Commentary and Philosophy Non-Fiction posted August 16, 2017

This work has reached the exceptional level
Writer Burnout


by Auto-Manic

When everything dries up, and the visual connotations no longer relate to the sensory receptors for wordy description, it's time to pack it in for a while.

Late August and the light is changing, and with it so does the inklings of something, anything more. There's got to be more.

Three fly rods and a dusty ol' pack have slept long enough in the corner. The camp box and bug-out bag have been watching me too. The truck has new tires, her oil changed and the camper snugged down; she's been a collaborator in all this.

The stories won't come, burned out on editing, can't see my own rag-tag gaggle of mistakes; everything sounds redundant and pathetically wishy-washy. The imaginative drive seems to be parked in my driveway, waiting patiently to be heading somewhere, out there, miles away where the sounds are subtle, the smells tell a story of fall, and tying a fly becomes an exercise of rote memory while the sun edges into some canyon, turning the tops of firs and pine trees into golden pipe cleaners.

I need to be sitting in some cheap fold up chair, entertaining the anxious first sip of coffee that's percolating over a small morning campfire, where every crack and small exploding ember echoes in the crisp stillness of a new morning.

To take a nap in the afternoon, pack for a pillow, fly rod leaning against some large tree being lulled to sleep by the continuous run of water and the forest's earthy smells. I want to be awakened from a dreamless afternoon nap by a large Blue Jay, squawking overhead, or a red squirrel hanging upside down barking at me. Exhilarated again by the brief moment when you don't know where the hell you are.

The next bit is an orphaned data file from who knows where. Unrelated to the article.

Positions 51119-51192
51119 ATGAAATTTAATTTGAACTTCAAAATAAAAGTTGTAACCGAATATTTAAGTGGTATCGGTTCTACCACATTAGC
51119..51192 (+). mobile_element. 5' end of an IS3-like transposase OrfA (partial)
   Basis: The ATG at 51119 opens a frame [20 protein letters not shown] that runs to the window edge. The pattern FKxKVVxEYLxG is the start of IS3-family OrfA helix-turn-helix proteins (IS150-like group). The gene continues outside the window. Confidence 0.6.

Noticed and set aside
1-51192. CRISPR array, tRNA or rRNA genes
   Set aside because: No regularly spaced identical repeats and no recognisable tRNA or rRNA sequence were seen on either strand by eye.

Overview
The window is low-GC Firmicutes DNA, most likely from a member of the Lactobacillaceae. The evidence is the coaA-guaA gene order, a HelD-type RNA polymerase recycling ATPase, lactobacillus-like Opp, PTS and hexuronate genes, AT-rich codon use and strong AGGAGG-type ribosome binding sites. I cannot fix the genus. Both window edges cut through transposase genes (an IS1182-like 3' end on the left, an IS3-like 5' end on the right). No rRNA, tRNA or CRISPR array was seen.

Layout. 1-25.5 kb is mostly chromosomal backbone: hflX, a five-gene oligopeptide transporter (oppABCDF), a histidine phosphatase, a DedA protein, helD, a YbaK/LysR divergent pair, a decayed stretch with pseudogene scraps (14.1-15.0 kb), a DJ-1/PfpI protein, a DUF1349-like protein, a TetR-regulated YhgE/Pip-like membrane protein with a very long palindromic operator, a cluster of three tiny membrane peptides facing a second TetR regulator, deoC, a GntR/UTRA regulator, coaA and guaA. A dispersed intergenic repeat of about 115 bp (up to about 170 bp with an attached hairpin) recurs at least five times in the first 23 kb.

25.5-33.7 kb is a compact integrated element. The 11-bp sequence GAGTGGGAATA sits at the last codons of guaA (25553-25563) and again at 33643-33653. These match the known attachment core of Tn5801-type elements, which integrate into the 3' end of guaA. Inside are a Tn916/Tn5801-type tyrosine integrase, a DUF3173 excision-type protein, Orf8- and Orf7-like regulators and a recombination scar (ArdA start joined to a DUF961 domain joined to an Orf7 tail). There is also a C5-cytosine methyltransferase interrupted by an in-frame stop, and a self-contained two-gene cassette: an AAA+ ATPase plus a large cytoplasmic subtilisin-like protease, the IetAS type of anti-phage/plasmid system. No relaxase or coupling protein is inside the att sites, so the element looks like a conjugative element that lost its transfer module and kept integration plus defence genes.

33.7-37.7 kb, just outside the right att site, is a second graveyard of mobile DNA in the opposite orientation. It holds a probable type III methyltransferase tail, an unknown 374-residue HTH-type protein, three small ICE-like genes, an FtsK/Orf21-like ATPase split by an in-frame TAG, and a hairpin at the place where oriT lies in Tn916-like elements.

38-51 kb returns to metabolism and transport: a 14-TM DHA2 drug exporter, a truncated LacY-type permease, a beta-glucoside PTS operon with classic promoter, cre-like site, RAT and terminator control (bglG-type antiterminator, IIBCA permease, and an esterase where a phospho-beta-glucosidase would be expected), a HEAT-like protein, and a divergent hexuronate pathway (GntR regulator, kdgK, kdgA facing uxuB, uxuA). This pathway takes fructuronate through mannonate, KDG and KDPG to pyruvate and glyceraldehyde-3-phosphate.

Where time is useless. Judgment becomes instinctual and the hours in the day are counted in the footsteps toward something never seen before. Where the fishing becomes hunting, creeping toward the edge of a back eddy in the tall sedges, quietly watching the trout face upstream, lazily waiting for a snack to come their way.

Evenings, where the sun has traced its path and the canyon shadows visibly creep skyward. That time in the evening when things turn orange and pink, standing knee deep in a trout stream making that one last looping cast like a gambling addict with one more bet. It's when the water turns silvery, like liquid mercury rushing by you, and knowing you have some untold distance to make upstream to camp before darkness descends. Still, one more cast.

It's the heavy sigh seeing camp on the other side of the stream when you were certain you passed it, twice, and doubled back once. And the hunger that rolls in your belly knowing you turned back fifteen fish that got fooled by a tiny fly you tied.

Maybe it's the cold canned stew, flour tortilla, beer chilled to the temp of the nearby stream that brings back the creative want to write again. Maybe it's the anxiousness of another day without a plan, and the sensory overload of just being.

Truck's packed. I'll catch up when I get back.
Later friends.


Burned out to the point where nothing comes together and the frustration of everything becomes tedious and overbearing. Everything sounds like crap. The last thing on the way out: empty the waste basket full of wadded, fist-size paper of non-lucid rambling bullshit.
Pays one point and 2 member cents.

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